In full knowledge of how to broadcast, the woodsman goes live into the mic: "This is the water and this is well. Drink full and descend. The horse is the white of the eyes and dark within.” All the while torturing the disc jockey, he repeats this mantra a second time and the woman in the diner collapses. After the fourth time though, the mechanic drops to the floor. (49:01-53:24)
The locust-frog crests a hill and moves slowly but inexorably toward its destination. (53:25-53:55)
The young girl is still listening to the broadcast, the woodsman’s occult mantra filling her room. She reaches toward the radio presumably to turn it off, but just as he repeats “and dark within,” she succumbs to sleep. Outside, we see the locust-frog pull to within striking distance of her open window. It haphazardly flies up to the window and crawls in. As the mantra continues, it crawls over to the girl and we observe that its feet have five distinct digits that eerily resemble the fingers of a human hand. On cue, she opens her mouth wide and the locust-frog crawls in, its humanoid feet pulling into the cavity. She closes her mouth and swallows. All the while, the woodsman’s mantra incessantly repeats: “drink full and descend.” The disc jockey, who has by now suffered prolonged and merciless torture at the hand of the woodsman is finally done in, as blood cascades to the floor in what seems to be buckets. The woodsman’s eyes roll back in his sockets such that only the whites remain visible as he finally finishes the job. He shambles out of the station and is briefly bathed in white strobing light as he emerges into the night. As he disappears into the pitch black, we hear the distressed whinnying of horses or indigenous ritual chanting or perhaps a mélange of both. (53:56-57:23)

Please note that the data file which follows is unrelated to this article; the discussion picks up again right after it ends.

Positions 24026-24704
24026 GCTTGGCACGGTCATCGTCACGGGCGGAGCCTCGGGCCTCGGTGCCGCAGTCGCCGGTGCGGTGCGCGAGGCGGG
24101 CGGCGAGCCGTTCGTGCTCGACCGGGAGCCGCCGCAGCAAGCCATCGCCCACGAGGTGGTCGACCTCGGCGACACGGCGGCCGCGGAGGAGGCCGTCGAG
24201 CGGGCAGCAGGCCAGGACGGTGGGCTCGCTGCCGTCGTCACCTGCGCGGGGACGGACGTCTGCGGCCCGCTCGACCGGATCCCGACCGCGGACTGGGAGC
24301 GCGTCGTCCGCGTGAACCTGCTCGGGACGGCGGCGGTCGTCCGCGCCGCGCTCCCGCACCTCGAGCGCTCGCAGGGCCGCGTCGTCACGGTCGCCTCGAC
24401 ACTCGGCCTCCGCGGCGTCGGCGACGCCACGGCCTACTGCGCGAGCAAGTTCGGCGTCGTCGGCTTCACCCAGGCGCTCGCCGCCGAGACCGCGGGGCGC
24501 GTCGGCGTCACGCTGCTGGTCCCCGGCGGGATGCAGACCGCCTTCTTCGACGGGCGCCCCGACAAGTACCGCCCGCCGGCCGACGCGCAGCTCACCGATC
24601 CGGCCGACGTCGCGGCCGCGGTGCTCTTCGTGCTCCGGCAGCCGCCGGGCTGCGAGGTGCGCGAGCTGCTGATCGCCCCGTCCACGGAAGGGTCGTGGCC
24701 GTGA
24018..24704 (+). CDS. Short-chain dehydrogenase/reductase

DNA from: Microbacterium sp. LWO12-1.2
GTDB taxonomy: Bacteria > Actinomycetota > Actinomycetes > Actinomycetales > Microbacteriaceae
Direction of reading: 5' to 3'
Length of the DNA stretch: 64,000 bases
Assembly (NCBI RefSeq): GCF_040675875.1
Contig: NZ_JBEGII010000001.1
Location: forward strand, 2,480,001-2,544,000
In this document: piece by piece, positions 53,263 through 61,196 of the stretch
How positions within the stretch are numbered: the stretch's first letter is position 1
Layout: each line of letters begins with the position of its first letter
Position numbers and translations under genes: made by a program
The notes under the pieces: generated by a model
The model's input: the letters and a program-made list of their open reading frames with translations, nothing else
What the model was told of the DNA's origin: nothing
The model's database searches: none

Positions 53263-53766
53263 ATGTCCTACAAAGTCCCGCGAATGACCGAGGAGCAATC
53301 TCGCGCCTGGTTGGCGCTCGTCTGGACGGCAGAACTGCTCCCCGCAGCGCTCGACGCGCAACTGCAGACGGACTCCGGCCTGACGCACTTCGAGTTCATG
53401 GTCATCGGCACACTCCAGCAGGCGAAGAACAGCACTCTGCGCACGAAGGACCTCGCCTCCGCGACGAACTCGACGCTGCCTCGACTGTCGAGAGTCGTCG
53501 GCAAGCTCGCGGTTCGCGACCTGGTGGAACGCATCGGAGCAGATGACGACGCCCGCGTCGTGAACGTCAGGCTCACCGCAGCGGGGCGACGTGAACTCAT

The credits begin to roll and we are taken abruptly from the black night back into the girl’s room. She is asleep and her eyes flicker as if she is having a dream. We hear the faint scratching of the needle on the vacated platter back at KPJK still broadcasting into the night and it faintly reminds us of the sound coming through the phonograph when the Giant gave Cooper the clues and this terrifying warning: “You are far away.” (57:24-58:00)